After failing to get enough support to file for union representation, the mechanics at Northwest Airlines now will tighten the bolts in a union-free division of the merged Delta Air Lines Inc.

The National Mediation Board on Thursday agreed to honor a request by the Aircraft Mechanics Fraternal Association (AMFA), which represents Northwest mechanics, to end its union designation.

In a letter to members dated Wednesday, the union said the move came after a recent authorization card campaign showed that "interest has come short of the required number needed" to file for a representation vote.

Northwest has fewer than 1,000 mechanics compared with Delta's 5,700, who are not unionized. The Northwest mechanic's ranks were crippled after an unsuccessful strike in 2005 led many workers to cross picket lines while the company hired hundreds of replacement workers.

As a result, only about 10 percent of Northwest mechanics were dues-paying members of AMFA, according to one member, making it a long shot for the remaining workers to garner the 35 percent support needed to call for a vote to unionize at Atlanta-based Delta.

The letter from AMFA National Secretary-Treasurer Steven Nowak, posted on the union's website, said freeing its members from representation "will clear the way for Delta to treat the combined work equally" based on previous agreements relating to seniority.

Delta said in a statement that it will immediately increase the pay rate for the Northwest mechanics to bring them in line with the rest of its workers.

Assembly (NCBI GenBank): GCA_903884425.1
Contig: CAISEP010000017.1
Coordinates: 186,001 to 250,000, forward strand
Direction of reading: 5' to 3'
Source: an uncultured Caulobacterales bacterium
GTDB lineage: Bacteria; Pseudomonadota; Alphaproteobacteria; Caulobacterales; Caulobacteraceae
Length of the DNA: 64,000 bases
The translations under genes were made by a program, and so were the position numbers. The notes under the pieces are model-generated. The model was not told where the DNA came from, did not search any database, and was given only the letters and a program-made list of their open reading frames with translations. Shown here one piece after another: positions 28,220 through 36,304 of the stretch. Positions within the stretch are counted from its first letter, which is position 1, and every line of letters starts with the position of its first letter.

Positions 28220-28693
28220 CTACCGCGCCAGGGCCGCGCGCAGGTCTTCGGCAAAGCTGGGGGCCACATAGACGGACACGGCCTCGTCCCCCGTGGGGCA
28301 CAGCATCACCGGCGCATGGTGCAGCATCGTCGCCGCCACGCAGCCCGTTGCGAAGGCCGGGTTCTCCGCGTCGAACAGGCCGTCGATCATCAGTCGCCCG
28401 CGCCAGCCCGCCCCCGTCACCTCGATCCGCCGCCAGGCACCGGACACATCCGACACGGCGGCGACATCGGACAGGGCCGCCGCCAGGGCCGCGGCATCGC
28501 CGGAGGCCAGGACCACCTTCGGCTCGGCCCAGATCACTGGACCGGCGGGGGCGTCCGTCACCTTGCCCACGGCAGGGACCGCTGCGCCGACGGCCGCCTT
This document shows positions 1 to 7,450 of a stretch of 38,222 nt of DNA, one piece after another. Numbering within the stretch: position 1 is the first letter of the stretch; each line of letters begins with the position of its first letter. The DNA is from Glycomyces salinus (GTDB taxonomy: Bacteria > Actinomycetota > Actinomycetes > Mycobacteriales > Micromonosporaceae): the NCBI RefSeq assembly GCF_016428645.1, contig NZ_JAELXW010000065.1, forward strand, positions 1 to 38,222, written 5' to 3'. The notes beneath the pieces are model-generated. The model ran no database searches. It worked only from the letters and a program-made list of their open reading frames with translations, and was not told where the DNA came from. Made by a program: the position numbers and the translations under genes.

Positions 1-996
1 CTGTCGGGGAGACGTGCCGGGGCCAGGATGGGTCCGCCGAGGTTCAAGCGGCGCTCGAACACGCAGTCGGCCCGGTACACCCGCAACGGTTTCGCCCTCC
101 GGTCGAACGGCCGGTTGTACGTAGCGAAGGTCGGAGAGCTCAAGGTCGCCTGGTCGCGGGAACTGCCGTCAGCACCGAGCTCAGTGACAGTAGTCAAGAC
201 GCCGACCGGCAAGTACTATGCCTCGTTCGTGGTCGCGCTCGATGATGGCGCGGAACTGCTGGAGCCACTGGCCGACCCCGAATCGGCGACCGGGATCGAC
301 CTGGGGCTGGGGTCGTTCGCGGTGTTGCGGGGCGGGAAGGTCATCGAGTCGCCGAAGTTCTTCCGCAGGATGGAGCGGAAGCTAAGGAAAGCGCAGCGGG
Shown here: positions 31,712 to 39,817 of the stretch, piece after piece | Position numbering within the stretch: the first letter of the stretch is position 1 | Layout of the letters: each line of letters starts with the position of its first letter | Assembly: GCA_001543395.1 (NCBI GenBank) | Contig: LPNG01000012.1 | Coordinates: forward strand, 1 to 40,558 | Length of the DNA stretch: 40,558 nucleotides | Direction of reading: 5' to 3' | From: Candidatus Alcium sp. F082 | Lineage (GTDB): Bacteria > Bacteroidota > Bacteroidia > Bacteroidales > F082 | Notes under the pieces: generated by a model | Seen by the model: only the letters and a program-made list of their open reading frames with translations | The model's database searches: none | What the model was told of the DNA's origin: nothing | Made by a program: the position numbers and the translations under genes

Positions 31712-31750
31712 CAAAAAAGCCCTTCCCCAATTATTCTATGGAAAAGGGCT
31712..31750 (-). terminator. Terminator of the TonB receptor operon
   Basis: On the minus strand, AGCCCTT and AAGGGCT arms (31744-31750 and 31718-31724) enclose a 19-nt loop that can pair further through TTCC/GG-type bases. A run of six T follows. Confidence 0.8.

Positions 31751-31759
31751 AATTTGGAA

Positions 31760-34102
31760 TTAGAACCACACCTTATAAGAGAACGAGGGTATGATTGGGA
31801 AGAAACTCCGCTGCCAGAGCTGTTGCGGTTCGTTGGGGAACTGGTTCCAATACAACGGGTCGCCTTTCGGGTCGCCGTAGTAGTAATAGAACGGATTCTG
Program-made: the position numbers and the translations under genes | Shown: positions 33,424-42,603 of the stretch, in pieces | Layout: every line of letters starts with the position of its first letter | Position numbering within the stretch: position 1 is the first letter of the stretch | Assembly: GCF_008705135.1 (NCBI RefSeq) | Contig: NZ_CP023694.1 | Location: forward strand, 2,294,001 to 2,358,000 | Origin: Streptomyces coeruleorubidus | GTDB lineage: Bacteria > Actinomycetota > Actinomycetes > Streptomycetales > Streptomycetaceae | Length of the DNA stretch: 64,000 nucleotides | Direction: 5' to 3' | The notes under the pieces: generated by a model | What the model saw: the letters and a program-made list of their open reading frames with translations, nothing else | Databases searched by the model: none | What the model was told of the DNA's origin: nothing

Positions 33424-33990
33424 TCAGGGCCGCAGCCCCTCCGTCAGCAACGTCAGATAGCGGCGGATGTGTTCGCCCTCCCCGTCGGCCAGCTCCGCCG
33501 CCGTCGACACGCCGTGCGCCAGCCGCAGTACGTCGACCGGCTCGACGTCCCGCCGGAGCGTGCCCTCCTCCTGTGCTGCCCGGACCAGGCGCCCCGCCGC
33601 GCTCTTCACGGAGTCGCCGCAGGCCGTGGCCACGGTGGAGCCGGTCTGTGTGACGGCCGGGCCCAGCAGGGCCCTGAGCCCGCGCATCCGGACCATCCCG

In a memo Tony Charaf -- president of Delta's maintenance division, which calls itself TechOps -- called the switch "fantastic news for Delta and the new TechOps team. As I've said many times in the past, our flexible workforce has always been an advantage as we grow our global customer base."

Calls to AMFA Local 33's Dennis Sutton, who took part in negotiations, were not returned.

Although the issue with mechanics is now resolved, the 21,000 flight attendants and 22,000 airport ground workers have yet to be integrated. Both of those groups were in unions at Northwest, but are not at Delta.

The Association of Flight Attendants-CWA, which represents the former Northwest workers, hasn't yet scheduled a representation vote for the combined group, though elections are expected.

The ground workers also haven't agreed on how to combine. Those employees from Northwest belong to the International Association of Machinists and Aerospace Workers.

Delta shares dropped 2 cents Thursday to close at $5.69.

The Associated Press contributed to this story. Jackie Crosby • 612-673-7335